New Yorkers love to brag about their city, and it’s easy to see why but pride aside, there’s little denying that it could be a little bit friendlier, cleaner, and more accessible to everyone. With over 8.4 million people calling this city home, it’s easy to get caught up in your own life and forget that all significant changes start with small local ones.
Starting small is the best way, and if we all do our part, we can make a difference. Here are 15 small but substantial ways you can help make New York a better place.
In Your Neighborhood
Pick up a piece of trash
Not littering is obvious, but take it a step further and pick up a piece of litter while on your daily commute. If you want to make a difference, a volunteer with organizations like Love Your Block and NYC Parks to do your bit in keeping the city beautiful.
Get to know your neighbors
Building a stronger sense of community doesn’t have to be a significant effort. It can start by just greeting your fellow tenants or even organizing community events
Yes, it may be more convenient to use the larger supermarkets, but there are plenty of benefits to shopping local. Many of the cities’ small businesses have been forced to close by tougher competition, rising rent, and a dwindling client base. By shopping local, you support local family businesses and help the community to flourish. Diversity is what we love about our city, so let’s help to keep it that way.
Join your local community board
One of the most direct ways you can help effect change in your neighborhood is by joining the local community board. Just reach out to your City Councilor Borough President. Board members usually serve for 1-2 years and typically reside in or have a business in the neighborhood.
Request a tree for your block
An abundance of green space in a city has a positive impact on happiness and stress reduction. Why not request a tree for your block? You can do so through NYC Parks. Get the rest of the neighborhood involved, and it could make a difference.
In Your Community
Get involved with volunteering
If you’ve got some time to spare volunteer at an organization that always needs ongoing help. Contribute a few hours each weekend at the nearest Salvation Army center, animal shelter, or disability center. NYC Service is a great place to start in finding something that appeals to you.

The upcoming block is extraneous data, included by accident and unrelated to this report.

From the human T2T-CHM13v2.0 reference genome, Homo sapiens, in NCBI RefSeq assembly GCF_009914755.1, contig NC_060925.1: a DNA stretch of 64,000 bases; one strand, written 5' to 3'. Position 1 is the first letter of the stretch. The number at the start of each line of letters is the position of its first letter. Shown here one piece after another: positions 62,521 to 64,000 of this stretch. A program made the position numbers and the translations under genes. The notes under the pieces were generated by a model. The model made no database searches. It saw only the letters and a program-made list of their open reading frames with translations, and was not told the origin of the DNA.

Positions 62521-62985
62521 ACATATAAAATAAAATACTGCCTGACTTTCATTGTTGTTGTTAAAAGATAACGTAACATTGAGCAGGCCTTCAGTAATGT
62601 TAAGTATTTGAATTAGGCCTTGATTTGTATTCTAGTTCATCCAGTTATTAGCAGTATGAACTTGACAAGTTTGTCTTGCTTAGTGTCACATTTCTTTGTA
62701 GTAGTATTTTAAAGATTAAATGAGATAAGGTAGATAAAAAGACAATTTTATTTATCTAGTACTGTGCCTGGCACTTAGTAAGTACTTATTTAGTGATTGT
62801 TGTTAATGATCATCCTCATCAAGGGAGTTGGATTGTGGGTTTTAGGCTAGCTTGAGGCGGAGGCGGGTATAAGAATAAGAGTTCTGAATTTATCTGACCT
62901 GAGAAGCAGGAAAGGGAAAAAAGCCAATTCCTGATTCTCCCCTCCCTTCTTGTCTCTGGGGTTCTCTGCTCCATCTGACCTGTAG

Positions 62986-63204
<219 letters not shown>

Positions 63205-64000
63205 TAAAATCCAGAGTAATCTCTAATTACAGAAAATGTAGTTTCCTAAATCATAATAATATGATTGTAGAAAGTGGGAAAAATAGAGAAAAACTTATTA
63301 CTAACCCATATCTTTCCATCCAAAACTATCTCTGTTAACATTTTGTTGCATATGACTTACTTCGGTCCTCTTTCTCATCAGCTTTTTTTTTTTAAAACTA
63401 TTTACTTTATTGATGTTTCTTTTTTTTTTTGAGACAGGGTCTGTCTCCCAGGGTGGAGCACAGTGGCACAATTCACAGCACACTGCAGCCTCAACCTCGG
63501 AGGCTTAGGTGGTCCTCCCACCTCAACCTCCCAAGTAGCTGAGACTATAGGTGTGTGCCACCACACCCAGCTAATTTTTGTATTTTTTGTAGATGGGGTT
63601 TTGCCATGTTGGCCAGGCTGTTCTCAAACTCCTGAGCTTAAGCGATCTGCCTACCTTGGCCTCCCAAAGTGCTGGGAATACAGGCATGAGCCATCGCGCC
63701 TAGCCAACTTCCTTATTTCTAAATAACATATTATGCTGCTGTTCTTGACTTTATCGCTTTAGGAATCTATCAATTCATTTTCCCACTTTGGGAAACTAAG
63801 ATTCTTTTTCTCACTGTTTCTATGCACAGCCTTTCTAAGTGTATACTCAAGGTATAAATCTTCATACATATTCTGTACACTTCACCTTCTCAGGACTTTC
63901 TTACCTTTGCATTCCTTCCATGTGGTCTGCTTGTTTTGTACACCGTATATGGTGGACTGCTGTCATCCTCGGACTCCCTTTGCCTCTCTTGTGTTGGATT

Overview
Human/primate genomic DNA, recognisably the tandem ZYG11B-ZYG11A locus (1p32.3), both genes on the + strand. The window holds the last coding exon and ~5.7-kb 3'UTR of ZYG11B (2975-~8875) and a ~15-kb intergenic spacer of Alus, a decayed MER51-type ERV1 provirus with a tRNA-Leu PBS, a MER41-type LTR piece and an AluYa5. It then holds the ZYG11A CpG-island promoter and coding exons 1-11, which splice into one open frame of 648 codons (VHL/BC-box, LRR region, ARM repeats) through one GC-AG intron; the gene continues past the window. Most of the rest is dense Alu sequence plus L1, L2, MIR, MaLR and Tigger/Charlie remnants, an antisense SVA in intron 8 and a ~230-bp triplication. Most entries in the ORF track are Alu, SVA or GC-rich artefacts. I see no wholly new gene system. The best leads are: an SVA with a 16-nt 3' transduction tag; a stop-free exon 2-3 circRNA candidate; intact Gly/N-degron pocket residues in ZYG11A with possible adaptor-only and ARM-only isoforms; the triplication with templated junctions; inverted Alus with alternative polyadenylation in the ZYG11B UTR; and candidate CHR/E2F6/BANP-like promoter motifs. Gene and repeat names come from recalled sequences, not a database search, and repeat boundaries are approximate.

Mentor a young New Yorker
Do you know someone who’s new to the city or who’s always lived here but in need of some guidance? You can help make a difference in a young person’s life by taking them into your confidence and encouraging them. Preparing the next generation and empowers the community as a whole.
Be a poll worker on election day
If you want to get more involved in the political process, then consider volunteering at the local polls. The process for applying takes a few minutes, and the requirements are minimal.
Create community murals and make preserving them a priority
Public art helps to define a community and set it apart. If you know anyone with creative skills in your community, organize a meeting to plan new murals or preserve the ones already there.
Screen an outdoor movie
Organizing an outdoor screening isn’t tricky, and if it’s successful, it may even become a regular thing. This article can show you how to do it.
On Your Commute
Smile at people
New Yorkers have a bad (and undeserved) reputation for being friendly. Help to change that stereotype and smile at people. You don’t need to grin at everyone that passes you, but just a warm hello and smile at the cashier or person behind you in line can help brighten their day and yours.
Be kind to homeless
People become homeless for many reasons, so try to leave any stereotypes or judgments at the door when you walk out. Help out in small ways by donating to local organizations or volunteer your time at a shelter.
Give someone directions
Help to change the stereotype of the rude New Yorker who’s always in a rush. Help out a tourist, make them feel welcome. Start with those you see reading a map on a side corner.
Give up your seat on the subway
Rush hour on the NYC subway is rarely a pleasant affair, but for those with mobility issues, like elderly or pregnant women, that frustration magnified. Do the right thing and give up your seat to someone more in need.
Watch out for your fellow New Yorker’s on the street
When you’re out on the city streets, keep your fellow citizens in mind. It means not being a hassle by not watching where you’re going or helping someone who’s in need.